The precise point in the case of Grainger v. Hall will appear from the headnote, which is as follows: "Placing a party under restraint of a sheriff's officer who holds a writ of capias is an arrest, without proceeding to actual contact. In an action for abusing the process of the court in order illegally to compel a party to give up his property, it is not necessary to prove that the action in which the process was improperly employed has been determined, or to aver that the process was sued out without reasonable or probable cause." So we do not think it sustains the conclusion of the Court in Fortman v. Rottier, supra, nor are we satisfied with or convinced by the reasoning in that case. Judge Sutliff filed a dissenting opinion, which seems to us to be a full and complete answer to the argument of the Court in support of its decision. He said: "I cannot perceive a want of analogy between the causes of action for maliciously commencing the suit without cause against a defendant, and for that of maliciously suing out an attachment against a defendant without cause." He reasons thus: "Suppose, further, that in the civil suit the plaintiffs below had offered to prove to the court that the cause of action alleged against them was utterly groundless and fraudulent, and also had offered the same proof to dissolve the attachment upon the same motion, and suppose the justice to have refused to admit the proof of plaintiffs, either against the right of action or the right of attachment; it seems to me that in such a case there is no reason for holding the plaintiffs precluded in their right of action for instituting the suit against them which does not equally obtain to preclude their (554) right of action for suing out the attachment against them. If the suit were destitute of merits, the defendants might appear and defeat the same. If the attachment was improperly sued out, they had the same right to appear and defeat the same, and procure its dismissal. But it is said they were not bound to move for the dismissal of the attachment. Nor were they bound to defend the suit commenced without cause and maliciously against them. The plaintiffs below might have been seriously injured by the commencement of a suit in the case supposed; perhaps as seriously injured as they could have been by an attachment being sued out. Suppose a case where a merchant, with a limited credit, and indispensably necessary to be preserved for his success in business, were sued for a large pretended debt, for the purpose of destroying his credit. The very commencement of the suit might have ruined him in his business; yet we all agree no action could be maintained for the wrong unless the injured party could aver and show that such suit was terminated without a recovery. "I confess I can see no reason for not applying the same rule to cases of attachment wherever the party had an opportunity of defending against the alleged wrongful proceeding against him. I hold the law to be that he must aver and show the dismissal or termination of such legal proceedings, in his favor, as indispensably necessary to entitle him to a recovery for such alleged wrongful prosecution against him." He cites strong authority for his position, and we agree in his conclusion. At least that has been the law of this State, as will appear by our decisions upon the question. A case directly in point is Kramer v. Light Co., 95 N.C. 277. That case decided that "the wrong or injury cannot be complete until the action or the provisional remedy has been heard and determined, and then only will the cause of action accrue." A defendant can move to vacate the attachment, under our Code, by notice and motion, and then he can have a full opportunity to be heard, as much so as in the principal suit, though the method of hearing it may be different. The case of R. R. v. Hardware Co., supra, sustains this view of the matter. The plaintiff in the case at bar has not averred or proved the termination of (555) the other action favorably to him. But we do not think he has shown the presence of malice or the absence of probable cause for instituting the former suit. The essential facts of this case are the same as those of Williams v. Hunter, 10 N.C. 545. The intimation of the Court, which induced the nonsuit, was correct.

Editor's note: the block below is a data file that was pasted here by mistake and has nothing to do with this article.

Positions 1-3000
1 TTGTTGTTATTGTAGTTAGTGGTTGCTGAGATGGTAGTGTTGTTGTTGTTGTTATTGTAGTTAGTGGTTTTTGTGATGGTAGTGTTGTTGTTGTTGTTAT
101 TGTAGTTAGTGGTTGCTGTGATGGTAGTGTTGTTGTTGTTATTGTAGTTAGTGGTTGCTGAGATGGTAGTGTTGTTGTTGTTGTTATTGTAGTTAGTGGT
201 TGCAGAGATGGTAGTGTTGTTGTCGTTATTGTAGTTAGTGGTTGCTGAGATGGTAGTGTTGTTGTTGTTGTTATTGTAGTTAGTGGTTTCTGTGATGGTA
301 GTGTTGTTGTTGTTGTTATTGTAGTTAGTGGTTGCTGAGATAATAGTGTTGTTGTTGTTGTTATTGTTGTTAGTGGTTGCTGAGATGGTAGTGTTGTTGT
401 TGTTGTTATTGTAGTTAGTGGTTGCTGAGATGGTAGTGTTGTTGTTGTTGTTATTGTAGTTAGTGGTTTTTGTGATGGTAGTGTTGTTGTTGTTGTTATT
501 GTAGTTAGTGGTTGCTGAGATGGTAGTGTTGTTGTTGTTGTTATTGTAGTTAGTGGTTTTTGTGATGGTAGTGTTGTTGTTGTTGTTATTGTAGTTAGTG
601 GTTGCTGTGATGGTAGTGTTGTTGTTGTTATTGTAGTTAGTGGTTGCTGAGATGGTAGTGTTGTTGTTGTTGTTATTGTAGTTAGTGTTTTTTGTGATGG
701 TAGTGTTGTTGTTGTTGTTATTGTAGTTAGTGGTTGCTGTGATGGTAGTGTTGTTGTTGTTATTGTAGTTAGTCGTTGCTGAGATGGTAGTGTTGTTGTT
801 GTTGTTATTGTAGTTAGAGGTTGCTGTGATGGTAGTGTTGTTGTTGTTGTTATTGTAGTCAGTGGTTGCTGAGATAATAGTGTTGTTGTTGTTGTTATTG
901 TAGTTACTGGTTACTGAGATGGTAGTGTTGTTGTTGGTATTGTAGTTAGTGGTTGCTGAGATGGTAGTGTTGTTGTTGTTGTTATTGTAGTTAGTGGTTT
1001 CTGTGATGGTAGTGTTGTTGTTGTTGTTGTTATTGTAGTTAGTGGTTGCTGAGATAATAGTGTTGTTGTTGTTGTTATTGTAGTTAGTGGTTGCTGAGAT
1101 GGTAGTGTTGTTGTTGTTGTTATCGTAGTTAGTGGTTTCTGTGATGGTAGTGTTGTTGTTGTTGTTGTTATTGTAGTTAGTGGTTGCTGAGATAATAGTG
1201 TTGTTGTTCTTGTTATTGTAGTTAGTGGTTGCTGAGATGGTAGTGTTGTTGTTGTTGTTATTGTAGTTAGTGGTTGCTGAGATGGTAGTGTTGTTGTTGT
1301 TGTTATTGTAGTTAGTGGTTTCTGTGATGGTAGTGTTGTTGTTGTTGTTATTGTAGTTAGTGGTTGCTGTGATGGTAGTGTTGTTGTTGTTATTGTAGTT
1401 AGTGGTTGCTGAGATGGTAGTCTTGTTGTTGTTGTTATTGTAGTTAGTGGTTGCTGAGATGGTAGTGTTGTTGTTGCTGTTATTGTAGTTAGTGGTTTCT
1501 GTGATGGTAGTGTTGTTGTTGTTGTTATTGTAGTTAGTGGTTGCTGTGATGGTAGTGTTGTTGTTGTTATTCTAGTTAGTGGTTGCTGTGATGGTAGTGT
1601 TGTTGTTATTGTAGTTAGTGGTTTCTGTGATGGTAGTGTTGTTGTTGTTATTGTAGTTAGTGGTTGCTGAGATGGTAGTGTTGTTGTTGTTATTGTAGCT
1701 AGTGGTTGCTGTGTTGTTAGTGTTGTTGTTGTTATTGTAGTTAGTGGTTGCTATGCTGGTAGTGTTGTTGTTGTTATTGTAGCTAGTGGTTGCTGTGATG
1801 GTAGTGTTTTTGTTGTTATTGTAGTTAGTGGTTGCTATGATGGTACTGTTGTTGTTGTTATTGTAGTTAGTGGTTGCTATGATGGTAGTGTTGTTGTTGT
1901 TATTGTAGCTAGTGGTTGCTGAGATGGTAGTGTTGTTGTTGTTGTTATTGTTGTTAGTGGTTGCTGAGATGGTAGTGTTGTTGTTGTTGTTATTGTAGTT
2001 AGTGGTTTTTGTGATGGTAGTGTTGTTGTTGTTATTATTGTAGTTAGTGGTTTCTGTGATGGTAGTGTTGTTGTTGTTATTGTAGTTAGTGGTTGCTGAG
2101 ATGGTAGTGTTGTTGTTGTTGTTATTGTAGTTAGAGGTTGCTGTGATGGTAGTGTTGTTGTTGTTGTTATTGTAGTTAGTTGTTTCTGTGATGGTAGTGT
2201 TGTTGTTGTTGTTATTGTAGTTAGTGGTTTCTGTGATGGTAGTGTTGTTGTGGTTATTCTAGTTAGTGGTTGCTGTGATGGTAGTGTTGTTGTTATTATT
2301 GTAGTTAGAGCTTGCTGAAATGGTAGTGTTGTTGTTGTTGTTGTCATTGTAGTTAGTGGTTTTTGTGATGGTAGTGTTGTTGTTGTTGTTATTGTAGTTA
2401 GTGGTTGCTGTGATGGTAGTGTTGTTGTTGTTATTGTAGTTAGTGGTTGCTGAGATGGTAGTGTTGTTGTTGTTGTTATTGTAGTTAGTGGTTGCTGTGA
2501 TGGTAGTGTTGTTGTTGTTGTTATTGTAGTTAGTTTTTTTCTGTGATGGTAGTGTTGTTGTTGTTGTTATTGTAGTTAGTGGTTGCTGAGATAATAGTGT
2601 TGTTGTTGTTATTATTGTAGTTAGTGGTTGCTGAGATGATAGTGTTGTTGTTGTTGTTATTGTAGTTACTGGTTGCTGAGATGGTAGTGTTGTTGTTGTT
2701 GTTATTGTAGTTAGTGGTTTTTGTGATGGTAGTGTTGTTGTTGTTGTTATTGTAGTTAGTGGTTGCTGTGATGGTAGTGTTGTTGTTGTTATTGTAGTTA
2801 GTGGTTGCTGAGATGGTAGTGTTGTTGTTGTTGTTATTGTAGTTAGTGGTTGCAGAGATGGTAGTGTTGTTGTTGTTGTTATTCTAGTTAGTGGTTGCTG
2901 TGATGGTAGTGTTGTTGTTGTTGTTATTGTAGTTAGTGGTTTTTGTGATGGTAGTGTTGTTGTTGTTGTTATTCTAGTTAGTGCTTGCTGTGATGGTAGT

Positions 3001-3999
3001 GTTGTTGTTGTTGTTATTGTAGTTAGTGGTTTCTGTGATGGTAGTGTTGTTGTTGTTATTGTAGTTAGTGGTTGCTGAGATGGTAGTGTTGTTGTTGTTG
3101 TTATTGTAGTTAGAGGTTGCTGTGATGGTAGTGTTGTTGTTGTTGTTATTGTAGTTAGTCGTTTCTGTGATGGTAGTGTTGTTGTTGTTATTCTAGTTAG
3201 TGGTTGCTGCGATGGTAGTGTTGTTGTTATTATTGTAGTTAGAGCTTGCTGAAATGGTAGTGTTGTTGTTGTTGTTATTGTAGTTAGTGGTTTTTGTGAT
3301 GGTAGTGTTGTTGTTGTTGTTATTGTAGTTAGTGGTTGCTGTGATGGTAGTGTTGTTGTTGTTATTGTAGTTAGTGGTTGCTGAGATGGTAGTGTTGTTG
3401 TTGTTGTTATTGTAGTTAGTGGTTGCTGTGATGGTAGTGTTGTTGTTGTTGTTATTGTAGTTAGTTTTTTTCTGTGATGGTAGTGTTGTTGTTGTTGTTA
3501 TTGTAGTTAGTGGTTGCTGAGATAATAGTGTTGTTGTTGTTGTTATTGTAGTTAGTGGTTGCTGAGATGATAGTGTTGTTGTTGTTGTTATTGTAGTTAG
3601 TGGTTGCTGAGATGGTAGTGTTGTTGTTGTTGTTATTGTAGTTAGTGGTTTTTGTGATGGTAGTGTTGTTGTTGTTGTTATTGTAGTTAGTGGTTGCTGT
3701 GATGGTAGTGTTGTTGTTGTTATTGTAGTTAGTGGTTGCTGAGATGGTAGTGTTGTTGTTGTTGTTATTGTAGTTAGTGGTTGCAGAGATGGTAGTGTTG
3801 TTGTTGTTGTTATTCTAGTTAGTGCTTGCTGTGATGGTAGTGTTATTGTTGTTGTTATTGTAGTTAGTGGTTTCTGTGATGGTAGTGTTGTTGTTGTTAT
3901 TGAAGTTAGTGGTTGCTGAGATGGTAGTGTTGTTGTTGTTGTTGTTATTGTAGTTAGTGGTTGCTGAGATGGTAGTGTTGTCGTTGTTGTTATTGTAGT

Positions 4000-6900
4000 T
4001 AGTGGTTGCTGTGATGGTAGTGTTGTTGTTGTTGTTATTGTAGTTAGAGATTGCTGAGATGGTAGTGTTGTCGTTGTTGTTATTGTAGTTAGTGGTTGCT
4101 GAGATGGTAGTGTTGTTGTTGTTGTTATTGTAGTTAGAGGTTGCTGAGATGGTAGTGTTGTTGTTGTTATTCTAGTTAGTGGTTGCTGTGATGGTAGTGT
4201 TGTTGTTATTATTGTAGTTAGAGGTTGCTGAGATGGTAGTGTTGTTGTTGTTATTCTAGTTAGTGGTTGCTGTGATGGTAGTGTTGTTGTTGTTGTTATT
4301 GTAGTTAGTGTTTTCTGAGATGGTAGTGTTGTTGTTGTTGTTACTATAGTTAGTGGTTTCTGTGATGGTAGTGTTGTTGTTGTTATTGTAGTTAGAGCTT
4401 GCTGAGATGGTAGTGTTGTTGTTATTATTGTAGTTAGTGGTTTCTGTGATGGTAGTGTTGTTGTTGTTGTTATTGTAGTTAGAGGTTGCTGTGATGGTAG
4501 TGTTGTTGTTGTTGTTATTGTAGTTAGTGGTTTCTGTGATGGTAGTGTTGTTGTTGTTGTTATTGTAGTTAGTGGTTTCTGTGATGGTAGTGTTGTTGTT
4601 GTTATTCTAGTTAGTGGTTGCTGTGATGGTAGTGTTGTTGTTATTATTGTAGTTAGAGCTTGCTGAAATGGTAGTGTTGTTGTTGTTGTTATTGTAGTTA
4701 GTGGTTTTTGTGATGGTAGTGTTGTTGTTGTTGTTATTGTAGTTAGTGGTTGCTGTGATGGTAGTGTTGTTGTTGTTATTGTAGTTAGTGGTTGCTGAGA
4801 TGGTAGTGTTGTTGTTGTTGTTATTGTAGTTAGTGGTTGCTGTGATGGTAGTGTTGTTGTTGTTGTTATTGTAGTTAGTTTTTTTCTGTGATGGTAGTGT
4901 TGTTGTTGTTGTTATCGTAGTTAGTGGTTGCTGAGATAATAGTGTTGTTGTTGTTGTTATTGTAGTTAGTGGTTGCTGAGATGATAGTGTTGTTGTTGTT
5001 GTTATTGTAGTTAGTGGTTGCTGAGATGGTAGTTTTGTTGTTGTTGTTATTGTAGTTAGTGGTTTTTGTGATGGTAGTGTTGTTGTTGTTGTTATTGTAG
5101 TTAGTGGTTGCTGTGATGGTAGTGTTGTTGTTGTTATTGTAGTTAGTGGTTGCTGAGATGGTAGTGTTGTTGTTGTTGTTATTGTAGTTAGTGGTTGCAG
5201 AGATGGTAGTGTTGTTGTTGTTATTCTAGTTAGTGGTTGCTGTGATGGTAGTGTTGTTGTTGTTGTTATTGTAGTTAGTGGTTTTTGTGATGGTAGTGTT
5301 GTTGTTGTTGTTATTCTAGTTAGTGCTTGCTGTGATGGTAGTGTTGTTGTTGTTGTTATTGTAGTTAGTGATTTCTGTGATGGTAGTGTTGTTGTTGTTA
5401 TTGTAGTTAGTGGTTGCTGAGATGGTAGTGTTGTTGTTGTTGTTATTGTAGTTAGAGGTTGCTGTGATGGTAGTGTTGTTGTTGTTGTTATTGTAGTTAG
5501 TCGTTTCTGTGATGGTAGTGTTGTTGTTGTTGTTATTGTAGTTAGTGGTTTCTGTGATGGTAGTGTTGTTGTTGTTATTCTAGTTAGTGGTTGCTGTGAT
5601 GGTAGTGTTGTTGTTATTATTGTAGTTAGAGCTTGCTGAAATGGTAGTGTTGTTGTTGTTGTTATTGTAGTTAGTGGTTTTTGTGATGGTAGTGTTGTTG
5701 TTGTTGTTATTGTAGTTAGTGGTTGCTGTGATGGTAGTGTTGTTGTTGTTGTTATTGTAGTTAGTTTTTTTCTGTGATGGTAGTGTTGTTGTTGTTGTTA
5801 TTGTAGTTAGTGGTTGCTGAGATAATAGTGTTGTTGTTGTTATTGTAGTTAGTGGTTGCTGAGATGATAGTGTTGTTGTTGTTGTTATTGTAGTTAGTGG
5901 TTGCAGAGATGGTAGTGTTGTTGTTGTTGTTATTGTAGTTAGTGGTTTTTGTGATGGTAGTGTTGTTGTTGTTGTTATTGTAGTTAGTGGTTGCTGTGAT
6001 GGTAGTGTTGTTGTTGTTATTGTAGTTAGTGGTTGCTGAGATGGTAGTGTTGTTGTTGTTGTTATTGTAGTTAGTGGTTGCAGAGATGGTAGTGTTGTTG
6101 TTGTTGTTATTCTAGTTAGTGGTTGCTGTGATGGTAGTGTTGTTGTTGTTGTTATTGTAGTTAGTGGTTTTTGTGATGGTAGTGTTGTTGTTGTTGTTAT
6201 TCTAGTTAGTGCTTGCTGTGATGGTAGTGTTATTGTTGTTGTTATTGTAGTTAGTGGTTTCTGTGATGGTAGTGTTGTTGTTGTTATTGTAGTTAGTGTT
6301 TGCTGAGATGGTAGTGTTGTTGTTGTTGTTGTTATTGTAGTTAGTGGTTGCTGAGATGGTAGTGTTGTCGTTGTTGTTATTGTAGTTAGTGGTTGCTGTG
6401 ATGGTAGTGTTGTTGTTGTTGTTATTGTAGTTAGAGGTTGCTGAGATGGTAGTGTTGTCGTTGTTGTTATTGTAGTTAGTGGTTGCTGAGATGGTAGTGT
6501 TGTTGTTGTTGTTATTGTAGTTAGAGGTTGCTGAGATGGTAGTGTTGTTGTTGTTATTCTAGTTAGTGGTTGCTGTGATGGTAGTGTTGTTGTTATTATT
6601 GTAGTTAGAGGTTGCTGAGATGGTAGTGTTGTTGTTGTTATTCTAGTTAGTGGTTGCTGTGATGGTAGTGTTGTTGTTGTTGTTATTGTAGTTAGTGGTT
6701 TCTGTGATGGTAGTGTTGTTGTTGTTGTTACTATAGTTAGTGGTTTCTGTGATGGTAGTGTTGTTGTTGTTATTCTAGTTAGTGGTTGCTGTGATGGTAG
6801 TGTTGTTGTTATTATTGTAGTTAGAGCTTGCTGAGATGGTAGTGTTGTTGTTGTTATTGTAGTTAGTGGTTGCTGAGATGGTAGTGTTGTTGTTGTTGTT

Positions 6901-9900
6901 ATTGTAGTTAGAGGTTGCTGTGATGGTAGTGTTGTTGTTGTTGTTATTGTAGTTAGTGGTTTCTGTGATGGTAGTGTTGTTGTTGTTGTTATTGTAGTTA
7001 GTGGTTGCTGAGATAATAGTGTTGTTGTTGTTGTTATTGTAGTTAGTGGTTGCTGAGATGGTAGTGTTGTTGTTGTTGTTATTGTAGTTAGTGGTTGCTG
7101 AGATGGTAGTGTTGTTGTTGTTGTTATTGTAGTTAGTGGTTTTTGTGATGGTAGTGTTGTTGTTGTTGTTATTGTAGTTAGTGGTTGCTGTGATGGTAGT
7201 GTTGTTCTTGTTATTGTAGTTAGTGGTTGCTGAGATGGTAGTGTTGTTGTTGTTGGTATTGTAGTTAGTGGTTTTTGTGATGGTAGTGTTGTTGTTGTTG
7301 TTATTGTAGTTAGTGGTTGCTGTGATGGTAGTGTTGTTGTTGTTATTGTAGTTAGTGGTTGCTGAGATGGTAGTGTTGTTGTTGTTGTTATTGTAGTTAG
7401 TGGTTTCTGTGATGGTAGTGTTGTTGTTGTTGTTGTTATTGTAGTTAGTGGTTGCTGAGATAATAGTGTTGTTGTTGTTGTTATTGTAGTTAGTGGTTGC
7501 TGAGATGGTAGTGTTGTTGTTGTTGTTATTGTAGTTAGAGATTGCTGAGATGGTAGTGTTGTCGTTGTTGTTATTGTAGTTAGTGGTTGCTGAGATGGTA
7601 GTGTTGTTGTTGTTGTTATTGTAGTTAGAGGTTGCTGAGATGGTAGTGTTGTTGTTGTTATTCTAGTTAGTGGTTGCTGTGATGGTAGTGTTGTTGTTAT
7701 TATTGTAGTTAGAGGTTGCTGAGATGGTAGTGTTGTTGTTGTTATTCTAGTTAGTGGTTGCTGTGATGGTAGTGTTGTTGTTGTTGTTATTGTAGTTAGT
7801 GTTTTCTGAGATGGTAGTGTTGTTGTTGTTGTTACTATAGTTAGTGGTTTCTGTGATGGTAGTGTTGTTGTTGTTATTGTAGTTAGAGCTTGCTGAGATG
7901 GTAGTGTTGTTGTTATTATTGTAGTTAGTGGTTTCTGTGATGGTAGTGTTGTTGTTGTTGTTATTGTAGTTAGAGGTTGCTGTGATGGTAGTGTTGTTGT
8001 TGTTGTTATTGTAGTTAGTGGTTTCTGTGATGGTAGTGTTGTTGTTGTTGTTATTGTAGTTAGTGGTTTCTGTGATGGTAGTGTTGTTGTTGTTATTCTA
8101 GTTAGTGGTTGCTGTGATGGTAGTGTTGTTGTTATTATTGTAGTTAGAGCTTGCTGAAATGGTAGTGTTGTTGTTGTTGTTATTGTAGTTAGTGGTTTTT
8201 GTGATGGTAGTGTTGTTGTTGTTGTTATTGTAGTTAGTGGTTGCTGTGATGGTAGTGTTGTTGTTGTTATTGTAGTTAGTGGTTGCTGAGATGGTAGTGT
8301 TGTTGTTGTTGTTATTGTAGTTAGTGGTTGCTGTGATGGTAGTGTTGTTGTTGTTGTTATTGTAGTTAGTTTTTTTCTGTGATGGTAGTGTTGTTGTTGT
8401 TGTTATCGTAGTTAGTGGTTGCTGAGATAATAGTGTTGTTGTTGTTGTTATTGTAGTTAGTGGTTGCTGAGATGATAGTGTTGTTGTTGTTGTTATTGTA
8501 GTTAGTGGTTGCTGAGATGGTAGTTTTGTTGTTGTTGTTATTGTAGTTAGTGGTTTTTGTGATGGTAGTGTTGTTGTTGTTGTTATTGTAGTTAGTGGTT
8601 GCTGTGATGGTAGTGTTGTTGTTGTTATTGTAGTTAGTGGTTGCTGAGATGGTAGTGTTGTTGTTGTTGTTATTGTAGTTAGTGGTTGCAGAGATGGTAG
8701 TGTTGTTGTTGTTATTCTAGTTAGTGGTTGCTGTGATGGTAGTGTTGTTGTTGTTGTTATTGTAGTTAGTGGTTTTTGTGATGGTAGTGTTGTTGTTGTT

No error.

Cited: Carpenter v. Hanes, 167 N.C. 554; Jerome v. Shaw, 172 N.C. 862.

Summaries of

Wright v. Harris

Supreme Court of North Carolina
Nov 1, 1912
160 N.C. 543 (N.C. 1912)
Case details for

Wright v. Harris

Case Details


Court:Supreme Court of North Carolina

Date published: Nov 1, 1912


160 N.C. 543 (N.C. 1912)
76 S.E. 489